November 2010

Miracle Musings

Do you believe in miracles? Have you seen one lately? And if you do, or if you have, what makes a "miracle" a miracle?

Been thinking a good bit about miracles lately. The word "miracle" can be found all over in hospitals--in hallways, intensive care units, waiting rooms, cafeterias, conference rooms, parking lots and chapels. Families and patients (if they are able) pray for a miracle, and I'm sure they are often joined by doctors, nurses and other healthcare staff. Miracles are things for which we hope, wish, plead, beg and sometimes even expect or demand. Miracles are also things which some of us do not see in our past, present or future even when they populate the vocabularies and perspectives of others. We are not of one mind when it comes to miracles.

Definition is part of the challenge when it comes to miracles. What exactly is a miracle? For some it is an occasion of divine intervention where the natural laws are broken, or at least bent, to allow for something to happen which really shouldn't be able to happen. It can involve the cells of the body, a storm system, a crashing car or warring parties. Whatever the case, we think we know how the world works and what to expect but then the unexpected happens. We are left without explanation and a miracle is declared.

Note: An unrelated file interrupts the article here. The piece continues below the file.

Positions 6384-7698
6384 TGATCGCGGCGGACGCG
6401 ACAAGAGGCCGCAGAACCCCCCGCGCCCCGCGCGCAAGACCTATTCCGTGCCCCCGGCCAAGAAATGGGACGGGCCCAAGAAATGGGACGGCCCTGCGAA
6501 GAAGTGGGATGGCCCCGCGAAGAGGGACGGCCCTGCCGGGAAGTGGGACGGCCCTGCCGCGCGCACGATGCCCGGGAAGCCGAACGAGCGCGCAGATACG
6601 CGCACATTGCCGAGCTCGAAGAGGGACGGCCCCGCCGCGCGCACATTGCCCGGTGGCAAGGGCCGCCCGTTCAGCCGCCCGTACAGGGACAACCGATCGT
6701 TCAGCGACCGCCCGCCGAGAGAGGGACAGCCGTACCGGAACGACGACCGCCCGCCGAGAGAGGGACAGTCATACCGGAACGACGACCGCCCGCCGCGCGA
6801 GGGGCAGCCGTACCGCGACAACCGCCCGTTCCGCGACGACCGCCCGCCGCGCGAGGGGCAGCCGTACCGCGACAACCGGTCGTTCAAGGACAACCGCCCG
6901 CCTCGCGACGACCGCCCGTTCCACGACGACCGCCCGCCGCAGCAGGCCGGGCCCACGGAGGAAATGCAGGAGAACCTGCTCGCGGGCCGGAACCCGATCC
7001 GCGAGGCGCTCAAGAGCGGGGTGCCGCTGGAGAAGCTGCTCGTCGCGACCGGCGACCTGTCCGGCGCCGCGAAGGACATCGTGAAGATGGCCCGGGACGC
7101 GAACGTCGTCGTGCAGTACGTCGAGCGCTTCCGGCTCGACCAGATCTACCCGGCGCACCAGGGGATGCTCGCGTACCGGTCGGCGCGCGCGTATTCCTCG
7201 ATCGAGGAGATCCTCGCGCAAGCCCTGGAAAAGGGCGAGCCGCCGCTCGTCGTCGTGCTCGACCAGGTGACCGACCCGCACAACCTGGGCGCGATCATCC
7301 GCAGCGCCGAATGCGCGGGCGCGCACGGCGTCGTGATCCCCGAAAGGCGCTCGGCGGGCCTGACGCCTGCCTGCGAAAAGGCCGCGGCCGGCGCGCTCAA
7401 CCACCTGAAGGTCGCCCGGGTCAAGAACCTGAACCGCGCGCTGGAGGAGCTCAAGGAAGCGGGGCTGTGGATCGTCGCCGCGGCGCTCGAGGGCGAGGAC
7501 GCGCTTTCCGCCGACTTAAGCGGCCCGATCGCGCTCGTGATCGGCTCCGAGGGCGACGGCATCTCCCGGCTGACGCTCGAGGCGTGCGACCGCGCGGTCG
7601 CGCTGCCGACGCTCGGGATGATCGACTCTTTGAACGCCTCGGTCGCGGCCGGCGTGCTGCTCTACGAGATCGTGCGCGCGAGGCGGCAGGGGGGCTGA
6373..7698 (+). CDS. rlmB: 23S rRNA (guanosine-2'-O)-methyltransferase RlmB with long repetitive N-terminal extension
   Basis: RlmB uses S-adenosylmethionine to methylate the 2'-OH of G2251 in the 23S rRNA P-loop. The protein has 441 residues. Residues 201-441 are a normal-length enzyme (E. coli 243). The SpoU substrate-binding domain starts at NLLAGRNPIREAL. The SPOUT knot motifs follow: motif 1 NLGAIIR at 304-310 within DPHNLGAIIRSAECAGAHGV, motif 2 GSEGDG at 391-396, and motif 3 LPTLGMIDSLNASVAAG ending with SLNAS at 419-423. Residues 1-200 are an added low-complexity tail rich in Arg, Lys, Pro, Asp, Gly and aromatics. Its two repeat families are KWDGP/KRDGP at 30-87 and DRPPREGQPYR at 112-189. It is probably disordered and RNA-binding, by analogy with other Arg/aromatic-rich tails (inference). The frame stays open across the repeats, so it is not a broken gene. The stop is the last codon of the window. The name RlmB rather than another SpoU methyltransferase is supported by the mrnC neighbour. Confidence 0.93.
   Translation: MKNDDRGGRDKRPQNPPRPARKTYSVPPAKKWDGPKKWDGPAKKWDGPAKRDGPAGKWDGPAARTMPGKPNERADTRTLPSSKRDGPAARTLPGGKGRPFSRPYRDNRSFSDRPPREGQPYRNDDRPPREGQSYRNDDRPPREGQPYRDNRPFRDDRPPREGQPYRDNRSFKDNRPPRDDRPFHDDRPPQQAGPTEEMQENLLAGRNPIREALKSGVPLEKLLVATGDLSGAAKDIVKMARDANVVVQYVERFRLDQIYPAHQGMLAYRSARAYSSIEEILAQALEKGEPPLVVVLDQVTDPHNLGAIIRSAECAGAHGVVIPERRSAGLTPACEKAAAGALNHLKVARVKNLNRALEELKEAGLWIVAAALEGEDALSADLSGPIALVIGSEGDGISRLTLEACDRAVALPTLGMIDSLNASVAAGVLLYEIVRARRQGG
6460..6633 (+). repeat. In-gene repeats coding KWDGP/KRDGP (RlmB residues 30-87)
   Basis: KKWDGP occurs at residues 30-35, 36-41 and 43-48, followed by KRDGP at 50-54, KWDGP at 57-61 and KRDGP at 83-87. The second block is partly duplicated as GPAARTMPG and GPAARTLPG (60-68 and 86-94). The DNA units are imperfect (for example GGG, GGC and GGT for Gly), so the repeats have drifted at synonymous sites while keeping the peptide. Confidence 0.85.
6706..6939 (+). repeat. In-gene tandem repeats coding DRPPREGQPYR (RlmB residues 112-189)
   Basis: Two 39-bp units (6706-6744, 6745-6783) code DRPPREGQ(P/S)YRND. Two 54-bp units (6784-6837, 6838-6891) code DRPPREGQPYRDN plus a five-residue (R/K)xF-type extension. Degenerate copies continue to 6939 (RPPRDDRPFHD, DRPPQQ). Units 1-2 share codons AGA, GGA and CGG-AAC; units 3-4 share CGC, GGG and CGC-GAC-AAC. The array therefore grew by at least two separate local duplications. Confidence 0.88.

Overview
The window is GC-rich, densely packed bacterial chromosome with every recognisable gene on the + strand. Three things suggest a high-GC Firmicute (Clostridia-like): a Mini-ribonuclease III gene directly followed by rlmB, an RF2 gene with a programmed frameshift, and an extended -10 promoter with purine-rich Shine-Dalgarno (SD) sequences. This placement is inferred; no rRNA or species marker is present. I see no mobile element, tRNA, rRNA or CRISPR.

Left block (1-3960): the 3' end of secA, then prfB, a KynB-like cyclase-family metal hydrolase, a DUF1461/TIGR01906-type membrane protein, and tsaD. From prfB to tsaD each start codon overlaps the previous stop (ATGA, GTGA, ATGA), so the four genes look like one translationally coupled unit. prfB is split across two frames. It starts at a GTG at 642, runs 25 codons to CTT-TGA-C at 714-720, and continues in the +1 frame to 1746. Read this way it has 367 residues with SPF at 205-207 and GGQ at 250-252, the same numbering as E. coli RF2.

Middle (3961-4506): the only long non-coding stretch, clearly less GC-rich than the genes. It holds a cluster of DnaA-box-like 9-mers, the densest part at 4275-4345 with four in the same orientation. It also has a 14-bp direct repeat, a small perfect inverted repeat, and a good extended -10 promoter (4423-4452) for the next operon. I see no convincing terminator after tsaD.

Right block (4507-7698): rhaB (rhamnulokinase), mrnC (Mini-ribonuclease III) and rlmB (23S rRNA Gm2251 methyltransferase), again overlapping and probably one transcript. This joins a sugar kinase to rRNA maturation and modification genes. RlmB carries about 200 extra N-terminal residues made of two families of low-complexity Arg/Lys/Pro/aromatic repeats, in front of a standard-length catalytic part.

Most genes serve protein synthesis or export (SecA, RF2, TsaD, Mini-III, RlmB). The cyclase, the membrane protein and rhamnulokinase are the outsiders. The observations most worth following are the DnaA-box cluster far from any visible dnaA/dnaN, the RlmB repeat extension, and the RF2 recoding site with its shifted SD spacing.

This perspective of miracles reminds me of a concept presented in a college religion class years ago. It was an idea called "God of the gaps" and it explained how some people think of the activity of God in the world. It went like this: When things happen that we can't explain by reason and our scientific understanding of how the world works, we fill in the gap with the explanation of divine intervention (i.e., a miracle has occurred). As we have grown in our understanding of how the world works, the gaps in our knowledge have become smaller and thus the opportunity for and presence of divine intervention (i.e., miracles) has decreased. In this way of thinking, miracles will become increasingly rare as our knowledge continues to grow. But this is not the only way we think of miracles.